A Finder is an individual who helps a small business find investors and may be paid a fee for this service. Under existing rules, a person who helps a small business raise capital may be transgressing certain security laws as they are currently limited in what they can do. For well-connected or wealthy individuals this is typically not an issue as they already possess the connections needed to find investors. The current environment harms less affluent individuals, or geographically challenged firms, that lack access to potential investors. Being an entrepreneur is quite hard. Raising money to fund the business is a key aspect of success and takes a lot of time if you are not in a startup hub. Creating a regulatory path for Finders that helps both sides of the equation makes a lot of sense.
Last month, the SEC announced a proposal to better define Finders. You may view what the Commission put together here.
At the opening of the meeting, SEC Chairman Jay Clayton said the proposal on Finders is long overdue.
“We know that smaller businesses seeking traction in our economy and their investors frequently encounter challenges connecting with each other, particularly in regions that lack established robust capital-raising networks. For many of these companies, banks and institutional investors (such as venture funds) are not a viable option and, for all of them – all of them – the public markets are not available. In these areas, finders can play an important and discrete role in bridging the gap between small businesses that need capital and investors who are interested in supporting emerging enterprises.”
In prepared remarks for the Advisory Committee meeting, SEC Commissioner Hester Peirce said the SEC has received some “thoughtful comments” on the proposal since it was published. Commissioner Peirce said there is concern that the utility of the proposed framework could be limited if “state securities laws are not amended or preempted or if only natural persons are permitted to qualify as finders under the exemption.”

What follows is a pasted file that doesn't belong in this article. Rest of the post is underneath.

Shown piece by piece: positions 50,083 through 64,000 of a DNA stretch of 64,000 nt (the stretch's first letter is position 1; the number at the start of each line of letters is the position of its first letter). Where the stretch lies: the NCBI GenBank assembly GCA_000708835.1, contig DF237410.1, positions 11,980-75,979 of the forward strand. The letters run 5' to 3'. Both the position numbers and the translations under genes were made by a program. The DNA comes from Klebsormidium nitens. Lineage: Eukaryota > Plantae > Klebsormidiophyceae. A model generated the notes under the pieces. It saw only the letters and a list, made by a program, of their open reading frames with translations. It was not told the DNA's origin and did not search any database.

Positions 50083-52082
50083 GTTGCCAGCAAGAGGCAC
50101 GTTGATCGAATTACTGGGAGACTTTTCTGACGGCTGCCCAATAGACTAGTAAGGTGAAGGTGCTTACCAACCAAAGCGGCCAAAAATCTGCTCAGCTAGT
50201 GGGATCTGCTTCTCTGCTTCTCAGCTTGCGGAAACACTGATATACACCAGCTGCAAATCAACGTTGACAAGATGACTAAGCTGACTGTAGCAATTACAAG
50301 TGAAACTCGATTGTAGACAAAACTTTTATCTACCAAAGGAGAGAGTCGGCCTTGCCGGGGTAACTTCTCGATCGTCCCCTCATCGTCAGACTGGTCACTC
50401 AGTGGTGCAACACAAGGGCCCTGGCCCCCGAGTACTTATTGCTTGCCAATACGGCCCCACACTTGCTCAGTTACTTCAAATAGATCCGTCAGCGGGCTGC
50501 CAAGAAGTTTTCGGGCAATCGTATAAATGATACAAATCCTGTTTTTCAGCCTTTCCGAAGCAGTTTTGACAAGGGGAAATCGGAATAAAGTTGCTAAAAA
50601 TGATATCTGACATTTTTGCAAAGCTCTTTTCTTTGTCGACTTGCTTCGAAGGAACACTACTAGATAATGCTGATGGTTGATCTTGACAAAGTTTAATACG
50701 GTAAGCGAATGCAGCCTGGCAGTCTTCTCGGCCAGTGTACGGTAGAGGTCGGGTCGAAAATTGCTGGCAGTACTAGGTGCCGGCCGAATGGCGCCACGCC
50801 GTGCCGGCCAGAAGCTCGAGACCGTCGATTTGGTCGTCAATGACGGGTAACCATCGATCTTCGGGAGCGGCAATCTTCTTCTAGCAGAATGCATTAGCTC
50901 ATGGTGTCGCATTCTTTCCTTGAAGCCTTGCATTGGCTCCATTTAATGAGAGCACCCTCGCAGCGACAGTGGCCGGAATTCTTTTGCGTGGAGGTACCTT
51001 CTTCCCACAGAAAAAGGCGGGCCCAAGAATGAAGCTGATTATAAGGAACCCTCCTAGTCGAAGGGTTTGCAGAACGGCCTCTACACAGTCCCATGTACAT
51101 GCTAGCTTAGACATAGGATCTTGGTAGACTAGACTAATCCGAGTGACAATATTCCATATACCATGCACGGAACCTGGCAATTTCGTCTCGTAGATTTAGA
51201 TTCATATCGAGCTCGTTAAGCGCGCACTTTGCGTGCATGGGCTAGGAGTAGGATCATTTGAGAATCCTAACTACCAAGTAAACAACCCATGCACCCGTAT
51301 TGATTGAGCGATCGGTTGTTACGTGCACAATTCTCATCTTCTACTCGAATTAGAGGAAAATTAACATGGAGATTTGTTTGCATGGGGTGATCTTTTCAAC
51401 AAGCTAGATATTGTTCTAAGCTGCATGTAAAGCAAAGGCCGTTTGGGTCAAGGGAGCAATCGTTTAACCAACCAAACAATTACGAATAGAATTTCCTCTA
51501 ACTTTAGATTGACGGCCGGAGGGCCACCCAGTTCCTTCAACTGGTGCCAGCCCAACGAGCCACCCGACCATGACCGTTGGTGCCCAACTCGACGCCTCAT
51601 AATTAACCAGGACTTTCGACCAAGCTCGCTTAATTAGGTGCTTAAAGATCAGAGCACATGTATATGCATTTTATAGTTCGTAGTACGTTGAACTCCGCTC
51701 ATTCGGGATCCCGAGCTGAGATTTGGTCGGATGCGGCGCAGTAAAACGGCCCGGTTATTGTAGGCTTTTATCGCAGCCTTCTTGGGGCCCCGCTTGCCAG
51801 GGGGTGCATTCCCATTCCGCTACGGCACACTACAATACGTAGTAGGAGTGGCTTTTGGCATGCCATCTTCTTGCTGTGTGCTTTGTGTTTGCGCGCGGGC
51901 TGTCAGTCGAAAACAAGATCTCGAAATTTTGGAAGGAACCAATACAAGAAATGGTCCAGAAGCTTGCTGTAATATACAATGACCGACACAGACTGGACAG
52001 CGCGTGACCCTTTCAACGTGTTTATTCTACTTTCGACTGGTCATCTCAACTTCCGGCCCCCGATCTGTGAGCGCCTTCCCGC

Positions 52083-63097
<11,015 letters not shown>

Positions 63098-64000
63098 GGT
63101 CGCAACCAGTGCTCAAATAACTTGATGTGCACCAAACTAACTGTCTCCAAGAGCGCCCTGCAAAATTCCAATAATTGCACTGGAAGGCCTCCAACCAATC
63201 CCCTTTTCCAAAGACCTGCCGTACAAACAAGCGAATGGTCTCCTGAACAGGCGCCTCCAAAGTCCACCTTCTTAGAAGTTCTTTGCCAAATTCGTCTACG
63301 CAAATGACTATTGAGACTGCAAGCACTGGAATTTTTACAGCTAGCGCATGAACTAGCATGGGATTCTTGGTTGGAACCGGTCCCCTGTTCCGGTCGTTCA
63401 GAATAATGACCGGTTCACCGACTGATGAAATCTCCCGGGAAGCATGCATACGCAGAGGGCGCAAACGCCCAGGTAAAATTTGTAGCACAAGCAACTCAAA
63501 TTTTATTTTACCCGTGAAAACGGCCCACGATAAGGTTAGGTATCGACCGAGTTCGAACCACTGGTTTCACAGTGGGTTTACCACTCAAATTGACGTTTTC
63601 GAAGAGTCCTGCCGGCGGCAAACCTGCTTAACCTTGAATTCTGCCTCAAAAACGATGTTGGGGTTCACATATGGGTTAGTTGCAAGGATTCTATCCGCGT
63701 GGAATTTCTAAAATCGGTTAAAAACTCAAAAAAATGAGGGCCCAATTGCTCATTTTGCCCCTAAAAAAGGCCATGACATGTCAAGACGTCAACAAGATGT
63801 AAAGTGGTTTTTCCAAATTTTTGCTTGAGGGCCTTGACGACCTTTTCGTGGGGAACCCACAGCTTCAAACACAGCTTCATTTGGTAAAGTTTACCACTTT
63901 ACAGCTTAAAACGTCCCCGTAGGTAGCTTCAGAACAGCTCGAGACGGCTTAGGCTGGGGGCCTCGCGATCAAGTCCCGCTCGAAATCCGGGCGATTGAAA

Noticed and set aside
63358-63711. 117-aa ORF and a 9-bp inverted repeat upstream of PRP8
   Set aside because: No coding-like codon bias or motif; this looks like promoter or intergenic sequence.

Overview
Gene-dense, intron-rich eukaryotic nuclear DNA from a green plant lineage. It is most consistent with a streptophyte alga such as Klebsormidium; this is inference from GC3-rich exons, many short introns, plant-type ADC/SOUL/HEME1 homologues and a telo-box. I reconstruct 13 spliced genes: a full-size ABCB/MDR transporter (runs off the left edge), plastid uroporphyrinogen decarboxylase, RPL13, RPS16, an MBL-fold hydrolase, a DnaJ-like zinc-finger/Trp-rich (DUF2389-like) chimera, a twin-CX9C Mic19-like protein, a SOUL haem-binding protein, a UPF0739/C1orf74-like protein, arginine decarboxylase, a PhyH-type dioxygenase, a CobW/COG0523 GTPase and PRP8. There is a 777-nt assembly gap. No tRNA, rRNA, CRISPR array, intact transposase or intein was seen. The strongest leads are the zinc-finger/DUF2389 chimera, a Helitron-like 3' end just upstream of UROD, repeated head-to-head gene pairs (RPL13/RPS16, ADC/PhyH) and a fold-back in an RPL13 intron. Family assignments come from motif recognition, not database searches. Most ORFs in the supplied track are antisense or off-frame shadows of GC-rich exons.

She mentioned potential ambiguities in the scope of activities that a Tier 2 Finder as a possible issue as well.
The Commissioner also asked:
“whether the scope of the proposed framework should be expanded to secondary offerings. Is Commission guidance needed regarding discrete topics within the finders umbrella, such as the activities of private fund advisers, M&A brokers, or real estate brokers?”
Commissioner Peirce called upon interested parties to submit feedback on the proposal which remains open until November 12, 2020.
The Advisory Committee’s discussion on Finders was very supportive recognizing that greater clarity and flexibility in rules can help capital formation for smaller firms. The representative from NASAA was perhaps the one voice that wanted to hit the breaks on moving forward on a recommendation preferring more coordination with state regulators.
The majority of the group desired to move forward and the Committee is now in the process of formulating a formal recommendation.
Some of the proposed principles include:
- Keep it simple
- Keep out bad actors
- Consider a notice filing
- Consider more clarity on fees
During the discussion, Chairman Clayton lent his voice to the importance of aiding smaller firms noting that one size does not fit all and for firms seeking a smaller amount of capital the public markets are simply not an option.
Youngro Lee, Chairman of the Association of Online Investment Platforms and CEO at NextSeed, expressed his interest as an investment platform that they would be interested in working with Finders.
A draft proposal received a unanimous vote of approval. Expect it to be posted on the Committee’s webpage soon. Since the Committee’s formation, the Commission has frequently looked to it to better define rules that aid smaller firms in need of access to capital.